Amount: How much you apply is personal, and will depend on the strength of what you’re spraying. Some things require a bit more application; some things less. Obviously: when in doubt, always err on the side of caution. If you want something to last long, just get a longer lasting scent, rather than go wild with a weak one. 
Finally, if you want to try out a new scent, or just develop your nose, buy samplers before you buy bottles. Doing so can be a nice way to check things out without dropping too much money. The Perfumed Court is a popular online source, and you can do a Google search for “fragrance decants.” You can also find good reviews at Basenotes, where there’s a large online community of enthusiasts.
(Pictured above: One of my favorites, Creed’s Green Irish Tweed)

Fragrances, Part Two: How to Choose Something for Yourself

In some ways, choosing a fragrance is straightforward: you pick something you’d want to wear. At the same time, there’s more to it than just sniffing the bottle.

The first thing you need to know is that fragrances react to your body and evolve over time. So when you’re out shopping for a scent, only use the blotter strips to see what you’d like to sample, and then spray no more than one scent per wrist. That way, your nose won’t be confused. As you wear those scents throughout the day, pay attention to how they change. Scents are described in a musical metaphor as having three sets of notes, which make up a harmonious scent accord. These notes are released over time:

  • Top notes: Also known as the head notes, these are what you smell upon immediate application. Top notes are very strong and assertive, and often a bit citrusy. I find them to be too strong when I’m in public, so I apply scents about five minutes before going outside. A scent’s top notes will have evaporated by then. 
  • Middle notes: Next are the middle notes, which typically last for about thirty minutes. Middle notes form the heart of a fragrance, and are usually much more well-rounded and mellow.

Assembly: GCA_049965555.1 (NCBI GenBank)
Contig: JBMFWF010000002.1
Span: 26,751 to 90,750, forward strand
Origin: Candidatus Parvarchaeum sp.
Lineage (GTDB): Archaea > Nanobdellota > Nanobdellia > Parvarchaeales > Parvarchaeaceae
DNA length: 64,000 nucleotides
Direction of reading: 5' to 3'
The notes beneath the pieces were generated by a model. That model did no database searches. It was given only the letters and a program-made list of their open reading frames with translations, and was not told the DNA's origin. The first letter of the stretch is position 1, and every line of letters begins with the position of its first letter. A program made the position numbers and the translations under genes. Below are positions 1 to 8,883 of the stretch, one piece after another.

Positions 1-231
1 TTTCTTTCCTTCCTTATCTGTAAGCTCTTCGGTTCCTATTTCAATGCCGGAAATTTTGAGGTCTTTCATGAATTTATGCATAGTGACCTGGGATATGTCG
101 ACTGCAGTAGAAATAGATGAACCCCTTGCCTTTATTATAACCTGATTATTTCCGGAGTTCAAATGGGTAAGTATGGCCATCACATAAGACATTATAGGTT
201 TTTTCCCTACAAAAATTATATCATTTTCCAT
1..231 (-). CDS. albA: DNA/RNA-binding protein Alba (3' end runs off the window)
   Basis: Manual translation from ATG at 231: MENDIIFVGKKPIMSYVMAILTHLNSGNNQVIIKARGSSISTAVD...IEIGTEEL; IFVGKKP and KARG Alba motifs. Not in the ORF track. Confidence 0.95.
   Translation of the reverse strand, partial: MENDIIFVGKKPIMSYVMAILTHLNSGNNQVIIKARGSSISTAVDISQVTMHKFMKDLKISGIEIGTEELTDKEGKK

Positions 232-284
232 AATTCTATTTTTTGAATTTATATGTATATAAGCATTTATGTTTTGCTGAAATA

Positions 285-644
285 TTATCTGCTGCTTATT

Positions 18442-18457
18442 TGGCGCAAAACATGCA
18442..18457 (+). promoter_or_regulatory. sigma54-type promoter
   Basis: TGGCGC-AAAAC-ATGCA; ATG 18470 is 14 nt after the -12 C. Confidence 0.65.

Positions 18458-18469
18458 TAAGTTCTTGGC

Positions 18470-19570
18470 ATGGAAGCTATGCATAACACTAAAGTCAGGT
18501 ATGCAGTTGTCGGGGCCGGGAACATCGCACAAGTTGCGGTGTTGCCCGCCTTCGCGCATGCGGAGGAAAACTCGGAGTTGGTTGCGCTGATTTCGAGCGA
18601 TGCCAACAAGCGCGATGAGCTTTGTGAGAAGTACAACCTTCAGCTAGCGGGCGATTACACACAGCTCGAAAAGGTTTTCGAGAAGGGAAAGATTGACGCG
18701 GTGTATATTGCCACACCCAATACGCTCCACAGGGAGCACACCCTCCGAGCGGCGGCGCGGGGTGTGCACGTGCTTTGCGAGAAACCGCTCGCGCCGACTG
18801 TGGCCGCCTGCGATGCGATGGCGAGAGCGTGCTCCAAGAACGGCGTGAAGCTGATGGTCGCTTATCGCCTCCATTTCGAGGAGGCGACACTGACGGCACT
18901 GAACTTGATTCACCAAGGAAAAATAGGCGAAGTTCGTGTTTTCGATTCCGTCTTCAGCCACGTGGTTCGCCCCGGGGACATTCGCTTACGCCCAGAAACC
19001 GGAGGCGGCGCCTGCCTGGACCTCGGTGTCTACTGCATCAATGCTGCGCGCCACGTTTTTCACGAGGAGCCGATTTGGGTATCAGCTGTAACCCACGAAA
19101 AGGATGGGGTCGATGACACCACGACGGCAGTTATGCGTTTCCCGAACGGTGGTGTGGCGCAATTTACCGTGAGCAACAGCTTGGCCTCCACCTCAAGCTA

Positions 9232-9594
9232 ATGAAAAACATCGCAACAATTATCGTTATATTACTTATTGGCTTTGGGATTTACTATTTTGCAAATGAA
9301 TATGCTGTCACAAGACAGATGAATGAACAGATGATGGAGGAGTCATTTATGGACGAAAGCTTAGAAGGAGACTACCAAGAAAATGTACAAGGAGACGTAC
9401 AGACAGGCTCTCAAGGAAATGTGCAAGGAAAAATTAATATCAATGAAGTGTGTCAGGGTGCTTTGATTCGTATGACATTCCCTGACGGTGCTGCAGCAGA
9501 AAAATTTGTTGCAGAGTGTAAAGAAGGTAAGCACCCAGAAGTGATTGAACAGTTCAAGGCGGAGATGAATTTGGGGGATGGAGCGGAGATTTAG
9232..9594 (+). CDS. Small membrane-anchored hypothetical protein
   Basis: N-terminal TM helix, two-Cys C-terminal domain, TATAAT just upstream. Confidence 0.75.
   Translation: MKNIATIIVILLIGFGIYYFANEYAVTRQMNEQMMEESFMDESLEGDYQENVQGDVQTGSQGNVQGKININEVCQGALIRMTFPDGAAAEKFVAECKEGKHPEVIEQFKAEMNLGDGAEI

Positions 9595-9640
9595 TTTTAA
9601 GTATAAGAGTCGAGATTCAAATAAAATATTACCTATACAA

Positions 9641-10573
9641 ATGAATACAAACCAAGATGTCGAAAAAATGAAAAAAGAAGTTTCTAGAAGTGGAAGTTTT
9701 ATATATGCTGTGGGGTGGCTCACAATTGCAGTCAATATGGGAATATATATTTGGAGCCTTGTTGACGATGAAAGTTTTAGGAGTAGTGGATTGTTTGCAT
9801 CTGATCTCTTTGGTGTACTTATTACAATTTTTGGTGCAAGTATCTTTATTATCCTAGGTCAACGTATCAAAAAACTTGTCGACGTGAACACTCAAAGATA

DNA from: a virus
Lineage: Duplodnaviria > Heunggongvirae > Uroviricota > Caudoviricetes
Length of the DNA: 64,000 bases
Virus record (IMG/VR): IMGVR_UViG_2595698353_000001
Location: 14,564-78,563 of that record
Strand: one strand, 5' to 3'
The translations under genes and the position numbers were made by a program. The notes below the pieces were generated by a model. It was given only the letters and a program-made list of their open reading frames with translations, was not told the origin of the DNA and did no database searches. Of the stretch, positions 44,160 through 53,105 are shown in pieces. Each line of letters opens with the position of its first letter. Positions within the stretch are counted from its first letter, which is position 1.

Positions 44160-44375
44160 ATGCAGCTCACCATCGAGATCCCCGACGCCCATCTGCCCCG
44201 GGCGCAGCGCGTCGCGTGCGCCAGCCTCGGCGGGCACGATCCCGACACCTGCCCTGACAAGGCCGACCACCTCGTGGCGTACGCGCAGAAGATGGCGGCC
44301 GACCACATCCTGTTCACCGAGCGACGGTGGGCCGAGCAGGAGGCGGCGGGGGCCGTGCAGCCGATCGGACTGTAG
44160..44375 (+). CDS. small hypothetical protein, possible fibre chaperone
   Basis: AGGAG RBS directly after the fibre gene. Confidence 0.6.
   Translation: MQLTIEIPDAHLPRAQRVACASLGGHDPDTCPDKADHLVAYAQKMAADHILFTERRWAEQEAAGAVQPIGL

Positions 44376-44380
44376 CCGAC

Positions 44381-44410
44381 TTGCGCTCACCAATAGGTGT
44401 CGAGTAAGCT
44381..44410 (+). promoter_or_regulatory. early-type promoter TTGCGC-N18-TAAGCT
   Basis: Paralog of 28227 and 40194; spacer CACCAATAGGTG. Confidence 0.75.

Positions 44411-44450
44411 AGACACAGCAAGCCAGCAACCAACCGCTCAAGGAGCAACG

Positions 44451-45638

• Basenotes: A fragrance’s middle notes and basenotes form the real “theme” of a fragrance, which is why you need to give it time before you judge it. Basenotes start to come out after the first thirty minutes and will last until the scent disappears. 

In addition to paying attention to how something evolves, think about what you’re smelling and whether those scents are suitable for your needs. Things that smell very citrusy, floral, green, or aquatic, for example, might only be good for daytime use, or for the spring and summer seasons. Conversely, things that smell more like wood, amber, vanilla, or leather might be better for nighttime use, or for the fall and winter seasons. Whether something is right for you is as much about when you plan to wear it as it is about your personality.  

Once you’ve picked something, the rest is easy.

  • Storing: Fragrances are sensitive to light and heat, so store things in cool and dry places, and away from direct sunlight. On top your dresser is fine; on the dashboard of your car is not.
  • Application: Generally speaking, you want to spray fragrances about 3-6 inches away from your body, and directly on pulse points (so neck, inner elbow, or wrist). Remember, fragrances need to react to your body, so don’t apply scents to your clothes. I personally spray stuff on my wrist, and then lightly dab my wrists on my neck. (Rubbing is bad for the oils). Whatever you do, don’t spray fragrances into the air and walk through the mist. That does little more than freshen up the room.